During the late 1960's and early 1970's, Indian jewelry was incredibly popular. Turquoise and silver jewelry was being turned out by shops in Albuquerque, Gallup, Farmington, Flagstaff and other "border" towns in massive quantities.
Artists who worked on their own on the reservation were working full time. Anyone who needed employment on the reservation could turn to jewelry making. There was an economic upside in all of this, for sure, and it was also great to see these beautiful creations being worn by people all over the country.
The squash blossom necklace became an important symbol of Southwestern Indian jewelry. The downside was that prices rose beyond any reasonable level, it was not possible to maintain quality and too many really poorly made pieces of jewelry were sold. More turquoise jewelry was sold than there were Indians to make it, which opened up the market for unscrupulous non-Natives and even foreign makers.
It was during this time that I met Ben Nighthorse, a Northern Cheyenne who, along with a handful of Native American jewelers, had stepped out of the bounds of traditional jewelry making and were creating new and exciting designs. Ben did not have roots in the Southwest, so his jewelry was never based on that traditional look, but he did work with many Navajo, Hopi and Apache artists to establish what was really the first contemporary Native American Jewelry.
Ben was at a meeting of the Indian Arts and Crafts Association, an organization that had formed in the 1970's to promote and protect authentic Indian arts and crafts. He was a fascinating guy to talk to and had many interests. He had been a policeman, was an avid horseman, an Olympian, a businessman and was making his primarily living as a jeweler. He, along with people like Gibson Nez, Jimmy King Jr., Charles Loloma, Preston Monongye and a dozen or so others were stepping out of traditional designs and creating new and exciting pieces.
I believe that if this group of people had not come along, any sustained interest in Native American jewelry would have dropped to the wayside. What they did was to raise the bar. It forced traditional style jewelers to up their quality and helped to create a new generation of jewelry artists that were excited about their art, not just the money that could be made from it.
In the late 1970's, Ben and his family bought a farm in Ignacio, 20 miles from Durango, and took over the management of the Southern Ute Sky Ute Downs. He did that for a few years, along with making his jewelry. In 1982 he got into politics, first as a State Representative and later as a United States Congressmen and Senator.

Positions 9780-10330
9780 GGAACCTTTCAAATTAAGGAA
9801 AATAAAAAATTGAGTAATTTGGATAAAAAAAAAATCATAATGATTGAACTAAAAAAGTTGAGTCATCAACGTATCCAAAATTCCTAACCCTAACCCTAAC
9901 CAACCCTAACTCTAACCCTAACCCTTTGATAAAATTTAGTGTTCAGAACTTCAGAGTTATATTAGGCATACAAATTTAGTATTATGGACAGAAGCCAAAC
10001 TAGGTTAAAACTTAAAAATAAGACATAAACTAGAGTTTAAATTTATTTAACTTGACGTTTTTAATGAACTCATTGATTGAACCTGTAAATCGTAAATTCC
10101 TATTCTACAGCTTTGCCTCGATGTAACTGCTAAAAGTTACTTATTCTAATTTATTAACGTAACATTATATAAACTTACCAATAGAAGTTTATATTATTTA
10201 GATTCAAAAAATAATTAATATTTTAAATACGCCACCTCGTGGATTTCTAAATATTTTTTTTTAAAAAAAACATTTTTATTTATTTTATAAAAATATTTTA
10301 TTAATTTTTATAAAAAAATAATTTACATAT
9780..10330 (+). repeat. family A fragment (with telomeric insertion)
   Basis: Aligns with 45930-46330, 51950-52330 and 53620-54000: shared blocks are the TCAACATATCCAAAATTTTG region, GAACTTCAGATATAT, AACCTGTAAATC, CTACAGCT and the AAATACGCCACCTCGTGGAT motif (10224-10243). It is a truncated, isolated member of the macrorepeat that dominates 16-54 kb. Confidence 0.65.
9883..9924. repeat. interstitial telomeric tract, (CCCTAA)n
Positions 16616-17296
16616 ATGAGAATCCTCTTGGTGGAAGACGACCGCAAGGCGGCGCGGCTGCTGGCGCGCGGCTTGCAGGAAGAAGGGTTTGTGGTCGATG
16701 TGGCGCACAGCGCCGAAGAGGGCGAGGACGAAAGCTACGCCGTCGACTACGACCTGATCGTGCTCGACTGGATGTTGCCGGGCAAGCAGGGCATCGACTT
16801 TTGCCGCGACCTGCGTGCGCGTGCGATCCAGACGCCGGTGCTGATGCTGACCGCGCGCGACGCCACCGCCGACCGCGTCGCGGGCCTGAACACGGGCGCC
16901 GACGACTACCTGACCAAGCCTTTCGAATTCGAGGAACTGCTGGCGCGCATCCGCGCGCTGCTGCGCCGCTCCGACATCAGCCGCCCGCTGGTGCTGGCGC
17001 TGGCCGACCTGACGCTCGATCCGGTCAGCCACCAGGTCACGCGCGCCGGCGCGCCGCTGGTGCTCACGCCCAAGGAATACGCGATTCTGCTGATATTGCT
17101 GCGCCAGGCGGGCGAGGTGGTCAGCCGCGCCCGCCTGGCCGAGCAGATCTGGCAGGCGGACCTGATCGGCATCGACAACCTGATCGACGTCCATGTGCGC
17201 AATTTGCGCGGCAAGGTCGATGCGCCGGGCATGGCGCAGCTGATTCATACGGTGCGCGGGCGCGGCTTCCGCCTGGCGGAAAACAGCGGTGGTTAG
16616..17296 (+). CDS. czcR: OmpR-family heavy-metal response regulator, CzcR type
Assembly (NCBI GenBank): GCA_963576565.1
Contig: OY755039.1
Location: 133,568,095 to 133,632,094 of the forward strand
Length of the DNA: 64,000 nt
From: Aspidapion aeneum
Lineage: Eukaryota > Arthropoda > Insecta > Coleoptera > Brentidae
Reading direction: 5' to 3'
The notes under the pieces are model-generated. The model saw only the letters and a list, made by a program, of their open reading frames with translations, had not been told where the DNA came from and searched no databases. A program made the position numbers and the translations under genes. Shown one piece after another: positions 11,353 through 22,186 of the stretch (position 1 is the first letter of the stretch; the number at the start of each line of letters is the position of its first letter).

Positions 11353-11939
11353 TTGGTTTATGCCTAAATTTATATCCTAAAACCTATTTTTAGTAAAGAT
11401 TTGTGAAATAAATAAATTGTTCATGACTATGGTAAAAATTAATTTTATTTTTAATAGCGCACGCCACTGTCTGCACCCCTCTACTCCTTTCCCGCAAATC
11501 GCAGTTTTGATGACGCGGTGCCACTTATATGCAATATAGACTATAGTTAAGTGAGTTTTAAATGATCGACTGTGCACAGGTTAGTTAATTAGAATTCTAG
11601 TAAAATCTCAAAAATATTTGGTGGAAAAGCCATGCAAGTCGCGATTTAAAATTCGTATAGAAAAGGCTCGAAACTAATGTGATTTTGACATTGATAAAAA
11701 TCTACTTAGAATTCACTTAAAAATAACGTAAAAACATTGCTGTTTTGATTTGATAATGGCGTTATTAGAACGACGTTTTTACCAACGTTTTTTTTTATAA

Ben showed his jewelry at Toh-Atin Gallery and his daughter, Shanan, worked for us for years before opening her own Sorrel Sky Gallery. While Ben was in the United States Senate, he created quite an uproar when he changed political parties. I was in Vail at the time and called home on a pay phone (no cell phones then!) to check on what was happening at the gallery. Carol Martin, our gallery manager, answered the phone and said, "Things are crazy here. I don't know what to do about Ben's jewelry!"
"What is wrong with Ben's jewelry?" I asked.
"He switched from a Democrat to a Republican and we are getting calls from people who want to return his jewelry," she said.
I had never considered that anyone would buy jewelry based on political affiliation, so after a moment to think about it, I told Carol,
"Tell them we are happy to trade their Nighthorse jewelry for anything else we have in the gallery, but we can't guarantee the political affiliation of the artist they trade for!"
There are a lot of stories about Ben, but the bottom line is that he made and was responsible for influencing great jewelry by many wonderful artists.
Occasionally, we receive some of his older pieces to resell and this week, we have an amazing bracelet that was originally sold by Ben at the Denver Museum of Natural History in the late 1970's.
Bear Claw Bracelet by Ben Nighthorse
It is an unusual shape, inlaid with turquoise, coral, jet, shell and Walrus ivory on sterling silver. It is not one of the pieces that he cast, as much of his jewelry is today, but is from the early days when every piece was handmade. It is a one of a kind piece of jewelry and a true collector's piece. It measures 6 3/4" around with 1 1/8" gap and the widest point measures 2" across.
We also have a ring from that same collection that has become one of his standard styles, but the signature on this piece, as it is on the bracelet, is hand engraved. By the 80's, Ben had begun using a stamp rather than signing each piece by hand. The ring is size 9 3/4 and is inlaid with coral, shell and turquoise.
Princess Red Coral Ring by Ben Nighthorse
We have one other piece which is a horse pendent, inlaid with turquoise, that came from a different collection. It is a more recent example of Nighthorse jewelry. Note that he used a stamp to sign it. It is a beautiful pendent, 1 3/4" wide with a 15 " silver chain.
Running Horse Pendant by Ben Nighthorse
When Ben retired from Congress, he donated his papers and office to the Center for Southwest Studies at Fort Lewis College and they have recently opened a new exhibit featuring a re-creation of his office with a display of his jewelry. We encourage you to visit the Center to see the display and also to see the new exhibit of pieces from the Durango Collection, the Navajo weaving collection put together by my father and Mark Winter.
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